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Berlin-based, Liverpool-born singer-songwriter and a affinity to the North East of England Andrews has come a long way since I first heard her play support at a Jumpin’ Hot Club gig in Newcastle. Andrews’ songwriting has always impressed, but her vocals and poise has now also become a wonderful source of joy, as a greater beauty has joined the depth and passion of her work.
Ever humble, as she learns her trade Andrews’ latest album offers the honesty and love for her fellow earthlings. The warmth of her reflections on life could well do with the contented found in her own life, and it doesn’t hurt to have a wonderfully talented set of players (in support) perform music sympathetic to her lyrics.
Players on the record include Nicky Rushton, Sarah Van Jellie, Bernard Wright, Susanne Lambert (from the group, Mush), Chris Hillman, Ed Blazey plus harmony vocals from Sue McLaren and Charlie Hardwick. Sharp and clear throughout, Andrews has here a wonderful piece of work, the love and care put into the album is there for all to see, and likewise treasure.
Andrews constant weaving of pretty melodies and evocative lyrics ensure the album eases by seamlessly. With more than its share of highlights, the listener is able to let their mind be taken to places she speaks of and on their return feel refocused.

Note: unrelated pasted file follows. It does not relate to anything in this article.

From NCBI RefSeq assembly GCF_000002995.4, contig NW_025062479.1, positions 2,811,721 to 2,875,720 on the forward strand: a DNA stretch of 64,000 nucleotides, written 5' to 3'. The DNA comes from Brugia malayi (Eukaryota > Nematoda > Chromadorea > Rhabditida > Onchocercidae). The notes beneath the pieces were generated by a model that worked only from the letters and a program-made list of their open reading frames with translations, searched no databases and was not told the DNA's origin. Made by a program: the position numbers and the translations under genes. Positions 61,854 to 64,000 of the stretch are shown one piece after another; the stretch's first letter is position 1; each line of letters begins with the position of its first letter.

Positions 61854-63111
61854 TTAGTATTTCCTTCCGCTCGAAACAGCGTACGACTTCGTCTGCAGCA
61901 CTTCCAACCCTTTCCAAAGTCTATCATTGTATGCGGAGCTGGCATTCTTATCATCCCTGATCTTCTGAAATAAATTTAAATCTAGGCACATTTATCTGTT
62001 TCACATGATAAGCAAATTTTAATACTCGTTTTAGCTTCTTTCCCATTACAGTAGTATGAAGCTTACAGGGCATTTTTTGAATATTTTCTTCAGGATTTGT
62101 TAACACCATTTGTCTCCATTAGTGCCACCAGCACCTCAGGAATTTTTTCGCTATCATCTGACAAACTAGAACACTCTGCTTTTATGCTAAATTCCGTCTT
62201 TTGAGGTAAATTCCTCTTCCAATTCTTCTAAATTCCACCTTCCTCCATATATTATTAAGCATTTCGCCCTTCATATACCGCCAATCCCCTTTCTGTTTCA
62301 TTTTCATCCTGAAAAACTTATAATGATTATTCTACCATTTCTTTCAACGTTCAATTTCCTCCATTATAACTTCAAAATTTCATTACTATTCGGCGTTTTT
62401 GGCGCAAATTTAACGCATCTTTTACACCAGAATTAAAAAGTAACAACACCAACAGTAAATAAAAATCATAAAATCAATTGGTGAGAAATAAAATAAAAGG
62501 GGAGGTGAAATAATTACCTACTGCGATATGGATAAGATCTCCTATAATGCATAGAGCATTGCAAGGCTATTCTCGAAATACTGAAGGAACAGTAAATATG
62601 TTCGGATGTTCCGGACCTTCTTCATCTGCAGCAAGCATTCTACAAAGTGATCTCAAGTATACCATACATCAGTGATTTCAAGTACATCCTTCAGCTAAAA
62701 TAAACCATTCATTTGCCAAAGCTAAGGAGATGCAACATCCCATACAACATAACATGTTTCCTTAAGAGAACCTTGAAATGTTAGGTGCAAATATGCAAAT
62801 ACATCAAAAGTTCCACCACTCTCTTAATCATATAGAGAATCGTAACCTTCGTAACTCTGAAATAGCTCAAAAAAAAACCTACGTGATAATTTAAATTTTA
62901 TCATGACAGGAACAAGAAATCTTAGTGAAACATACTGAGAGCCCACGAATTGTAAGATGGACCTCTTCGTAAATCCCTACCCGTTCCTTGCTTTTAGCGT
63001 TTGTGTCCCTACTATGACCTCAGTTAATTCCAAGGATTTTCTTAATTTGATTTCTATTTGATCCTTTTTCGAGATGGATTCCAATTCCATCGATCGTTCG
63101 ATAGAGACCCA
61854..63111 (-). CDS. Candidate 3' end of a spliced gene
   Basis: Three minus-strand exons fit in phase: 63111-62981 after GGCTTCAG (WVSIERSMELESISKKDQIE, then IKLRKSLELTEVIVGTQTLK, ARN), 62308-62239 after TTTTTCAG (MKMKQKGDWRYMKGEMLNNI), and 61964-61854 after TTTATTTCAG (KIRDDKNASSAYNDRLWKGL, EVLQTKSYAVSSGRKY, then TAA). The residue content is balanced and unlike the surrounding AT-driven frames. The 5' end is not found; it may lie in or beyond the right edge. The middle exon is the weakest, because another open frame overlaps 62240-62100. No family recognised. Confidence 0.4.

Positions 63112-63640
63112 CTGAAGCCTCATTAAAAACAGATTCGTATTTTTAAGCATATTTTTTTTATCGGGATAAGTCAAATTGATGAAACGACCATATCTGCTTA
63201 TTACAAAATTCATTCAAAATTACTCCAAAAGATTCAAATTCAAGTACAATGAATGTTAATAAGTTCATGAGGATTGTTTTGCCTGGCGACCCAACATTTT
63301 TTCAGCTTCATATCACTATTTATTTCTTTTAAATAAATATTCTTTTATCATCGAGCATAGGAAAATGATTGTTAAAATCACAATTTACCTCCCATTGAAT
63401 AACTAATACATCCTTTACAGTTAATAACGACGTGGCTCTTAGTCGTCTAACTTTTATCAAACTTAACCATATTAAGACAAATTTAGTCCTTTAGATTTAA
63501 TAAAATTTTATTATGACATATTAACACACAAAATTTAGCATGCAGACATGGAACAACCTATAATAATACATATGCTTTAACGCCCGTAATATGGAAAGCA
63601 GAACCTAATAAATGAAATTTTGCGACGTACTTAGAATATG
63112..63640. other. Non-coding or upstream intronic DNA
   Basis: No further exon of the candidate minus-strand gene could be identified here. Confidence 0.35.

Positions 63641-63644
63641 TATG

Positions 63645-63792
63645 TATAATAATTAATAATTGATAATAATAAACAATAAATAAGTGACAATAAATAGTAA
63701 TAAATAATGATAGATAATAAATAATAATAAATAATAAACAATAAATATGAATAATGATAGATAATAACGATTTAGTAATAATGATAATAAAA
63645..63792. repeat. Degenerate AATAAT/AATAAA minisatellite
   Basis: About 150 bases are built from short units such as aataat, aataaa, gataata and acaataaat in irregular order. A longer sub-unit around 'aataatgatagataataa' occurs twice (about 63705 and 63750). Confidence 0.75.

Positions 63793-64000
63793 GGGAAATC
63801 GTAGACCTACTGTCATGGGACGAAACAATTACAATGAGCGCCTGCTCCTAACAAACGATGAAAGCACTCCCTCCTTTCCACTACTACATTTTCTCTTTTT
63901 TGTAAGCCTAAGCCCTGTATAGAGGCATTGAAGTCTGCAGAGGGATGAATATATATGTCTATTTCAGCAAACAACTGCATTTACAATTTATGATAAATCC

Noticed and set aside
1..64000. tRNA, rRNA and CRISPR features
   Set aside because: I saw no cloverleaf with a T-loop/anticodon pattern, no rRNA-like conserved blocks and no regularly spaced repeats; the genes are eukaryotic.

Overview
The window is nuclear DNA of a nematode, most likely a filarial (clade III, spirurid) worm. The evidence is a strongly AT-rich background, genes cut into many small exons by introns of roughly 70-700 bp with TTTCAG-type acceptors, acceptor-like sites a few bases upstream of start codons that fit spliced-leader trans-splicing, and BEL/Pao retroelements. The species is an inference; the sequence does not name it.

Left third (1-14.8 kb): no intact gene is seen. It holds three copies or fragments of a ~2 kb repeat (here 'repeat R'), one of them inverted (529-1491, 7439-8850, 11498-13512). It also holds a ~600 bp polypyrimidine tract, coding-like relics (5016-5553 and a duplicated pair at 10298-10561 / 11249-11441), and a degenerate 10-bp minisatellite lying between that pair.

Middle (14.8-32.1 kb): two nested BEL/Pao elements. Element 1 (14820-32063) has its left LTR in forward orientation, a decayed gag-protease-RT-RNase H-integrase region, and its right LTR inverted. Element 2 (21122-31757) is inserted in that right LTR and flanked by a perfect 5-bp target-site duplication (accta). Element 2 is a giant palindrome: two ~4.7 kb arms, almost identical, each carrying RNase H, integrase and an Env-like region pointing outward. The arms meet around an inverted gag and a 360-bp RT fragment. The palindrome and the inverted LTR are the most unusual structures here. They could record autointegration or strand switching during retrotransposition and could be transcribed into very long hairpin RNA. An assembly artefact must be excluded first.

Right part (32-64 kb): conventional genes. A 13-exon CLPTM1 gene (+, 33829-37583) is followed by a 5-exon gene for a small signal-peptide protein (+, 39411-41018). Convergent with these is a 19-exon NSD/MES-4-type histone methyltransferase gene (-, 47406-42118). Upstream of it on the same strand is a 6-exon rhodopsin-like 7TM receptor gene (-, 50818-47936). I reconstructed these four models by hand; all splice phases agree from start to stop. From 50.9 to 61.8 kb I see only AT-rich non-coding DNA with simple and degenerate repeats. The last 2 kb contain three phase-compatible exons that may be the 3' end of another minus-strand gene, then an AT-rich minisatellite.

Songs topping my list include “Sing Your Song”, sweet sounding “Bare” and with a dash to it “Lungs”. Plus the spare and at first gentle “Feather & Skin”, and with it plied in tasty helpings of piano and relentless rhythm it dips deeper than most on the record (its orchestrated surges are of a kind to captivate any audience). On showing much artist flair, Andrews has also put music to Julia Darling’s poems, “Two Lighthouses” and with a gently swaying melody “Straight Lines”; the harmony vocals are as good as any on the record, and that says a lot!
On utilising more swirling pedal steel, and mandolin a country feel swamps genial playful ballad “Two By Two”. While with a greater edge still the listener can’t help but be blown away by Americana gem “Medicate”. Her vocals and instrumental work is top class, and if you are a fan of pedal steel you will droll over the playing. On returning to a more artful style as acoustic guitar, piano and vocal harmonies are her worthy partners Andrews performs a beautiful “Carole”. Before finally calling it a day with superb aversion of Kate McGarrigle’s jaunty, happy go lucky ditty “Come A Long Way".
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